Dawit L. Petros’ art stems from his research into the complex layers of colonial histories that connect East Africa and Europe. “Spazio Disponibile” — Italian for “Available Space” — is an exhibition of photo, video and sound that scrutinizes historical gaps in memory, particularly that of modern Italy. Alluding to vacant advertising sections that appeared in Rivista Coloniale, a widely circulated early 20th-century magazine and the official organ of the Italian colonial project, the title is also a reference to the colonial gaze that viewed the lands of Africa as available space to occupy and exploit.
“Dawit L. Petros: Spazio Disponibile” was initiated, organized and circulated by The Power Plant Contemporary Art Gallery in Toronto, in collaboration with the UB Art Galleries. It is curated by guest curator Irene Campolmi, of The Power Plant; UB curator Liz Park will curate for the Buffalo presentation.
The exhibition is sponsored by The TD Ready Commitment and supported by lead donor Lonti Ebers. Additional support for the tour is provided by Canada Council for the Arts and The Gilder.
Bruce Kurland & Justine Kurland – Two Worlds: Illusion & Document
Sept. 24 through May 15, UB Anderson Gallery
“Two Worlds: Illusion and Document” features work by photographer Justine Kurland and her father, the late-painter Bruce Kurland. Justine is widely known for her fantastical photographic tableaus of American landscapes as inhabited by real and imagined communities of girls and women. Bruce was a classically trained painter of still life based in Buffalo until his death from cancer in 2013.
The paintings in this exhibition reveal his unceasing fascination with common objects and what they can say about life and death. In response to her father’s paintings, Justine presents text-based gelatin silver prints. Like pages of a memoir, the prints capture Justine’s memories of Bruce — joy and passion from his small victories, as well as stinging pain from his illness and poverty.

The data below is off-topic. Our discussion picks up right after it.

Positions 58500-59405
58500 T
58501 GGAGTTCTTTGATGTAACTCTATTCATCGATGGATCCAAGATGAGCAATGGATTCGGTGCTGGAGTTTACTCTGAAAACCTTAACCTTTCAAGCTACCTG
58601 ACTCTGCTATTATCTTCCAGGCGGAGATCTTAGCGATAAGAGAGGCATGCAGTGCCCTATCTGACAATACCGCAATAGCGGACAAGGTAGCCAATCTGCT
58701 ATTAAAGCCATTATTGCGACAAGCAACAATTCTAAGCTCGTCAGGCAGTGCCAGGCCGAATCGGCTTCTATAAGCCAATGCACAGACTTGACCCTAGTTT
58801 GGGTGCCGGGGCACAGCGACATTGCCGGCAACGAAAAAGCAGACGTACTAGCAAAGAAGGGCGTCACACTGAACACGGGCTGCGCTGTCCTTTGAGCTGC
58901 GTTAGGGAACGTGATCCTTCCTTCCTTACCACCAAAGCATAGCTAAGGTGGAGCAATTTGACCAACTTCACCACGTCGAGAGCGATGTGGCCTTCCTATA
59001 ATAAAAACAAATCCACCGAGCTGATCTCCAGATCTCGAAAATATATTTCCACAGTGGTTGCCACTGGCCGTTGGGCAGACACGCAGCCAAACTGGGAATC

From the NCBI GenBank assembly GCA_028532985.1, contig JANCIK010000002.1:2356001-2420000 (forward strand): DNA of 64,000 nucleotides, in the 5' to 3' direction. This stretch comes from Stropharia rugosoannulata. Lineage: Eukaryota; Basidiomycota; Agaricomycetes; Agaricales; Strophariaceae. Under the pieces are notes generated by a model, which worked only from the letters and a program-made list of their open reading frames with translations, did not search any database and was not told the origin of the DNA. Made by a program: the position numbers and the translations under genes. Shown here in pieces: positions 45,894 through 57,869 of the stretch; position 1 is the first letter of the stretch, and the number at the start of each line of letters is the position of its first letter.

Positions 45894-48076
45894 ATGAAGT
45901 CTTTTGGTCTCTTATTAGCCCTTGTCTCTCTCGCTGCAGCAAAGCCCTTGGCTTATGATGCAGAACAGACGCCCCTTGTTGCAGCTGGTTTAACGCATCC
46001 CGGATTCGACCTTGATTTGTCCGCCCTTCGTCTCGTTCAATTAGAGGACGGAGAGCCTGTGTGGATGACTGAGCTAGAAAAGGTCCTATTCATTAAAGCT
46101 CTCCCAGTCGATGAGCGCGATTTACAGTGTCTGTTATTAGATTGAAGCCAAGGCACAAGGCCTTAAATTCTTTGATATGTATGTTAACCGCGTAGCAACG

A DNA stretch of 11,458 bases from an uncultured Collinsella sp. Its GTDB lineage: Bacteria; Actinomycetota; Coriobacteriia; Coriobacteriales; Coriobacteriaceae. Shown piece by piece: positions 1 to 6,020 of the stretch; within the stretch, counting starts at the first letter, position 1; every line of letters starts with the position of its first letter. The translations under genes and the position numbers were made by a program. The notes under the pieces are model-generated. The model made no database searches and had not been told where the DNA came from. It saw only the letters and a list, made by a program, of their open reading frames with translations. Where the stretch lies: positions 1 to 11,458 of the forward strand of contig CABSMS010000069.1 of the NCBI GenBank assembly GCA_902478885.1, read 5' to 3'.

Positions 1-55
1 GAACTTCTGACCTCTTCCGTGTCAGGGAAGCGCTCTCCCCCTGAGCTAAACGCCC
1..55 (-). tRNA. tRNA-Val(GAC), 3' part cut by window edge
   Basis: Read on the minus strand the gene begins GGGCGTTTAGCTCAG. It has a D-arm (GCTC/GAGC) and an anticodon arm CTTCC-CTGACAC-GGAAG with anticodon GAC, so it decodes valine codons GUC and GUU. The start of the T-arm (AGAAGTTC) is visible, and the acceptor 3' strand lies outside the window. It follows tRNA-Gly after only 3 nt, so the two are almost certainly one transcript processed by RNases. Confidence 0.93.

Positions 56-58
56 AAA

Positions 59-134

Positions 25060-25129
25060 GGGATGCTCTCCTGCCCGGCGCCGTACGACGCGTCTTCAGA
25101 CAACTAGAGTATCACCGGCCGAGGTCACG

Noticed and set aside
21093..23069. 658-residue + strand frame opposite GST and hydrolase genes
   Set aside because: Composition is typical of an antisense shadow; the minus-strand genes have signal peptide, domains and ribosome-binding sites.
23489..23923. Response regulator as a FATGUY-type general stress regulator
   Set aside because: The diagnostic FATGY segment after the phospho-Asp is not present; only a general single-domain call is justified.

A formal departure from her previous bodies of luscious, color photographs, this new work continues Justine’s exploration of the sense of rootedness and belonging through a social unit, which, for all of us, begins with a family — in the widest and the most generous sense of the word.
Philip Pavia: Drawings and Small Sculptures
Oct. 29 through March 13, Center for the Arts Gallery
Philip Pavia (1911-2005) was a leading sculptor in the American postwar abstraction movement, who worked alongside Jackson Pollock, Willem de Kooning and Arshile Gorky. This exhibition — organized in conjunction with the unveiling of “East Pediment, Sun-up” (1965-66), a large-scale, outdoor sculpture that will be installed on the North Campus — documents Pavia’s process through drawings and small marble sculptures created in the 1950s-80s.
“There is a will to shambles,” curator Thomas B. Hess says of Pavia’s work of this period. “The act of lifting and tilting, countered by the evident heavy pull of gravity, by the weighty mass of stone units, establishes the drama. It is a strong willful kick at the limits of art.”
Both the Center for the Arts Gallery and the Anderson Gallery are now open, by appointment only, from 11 a.m. to 5 p.m. Thursday through Saturday. Visit the exhibitions’ individual websites to schedule a viewing. Admission is free.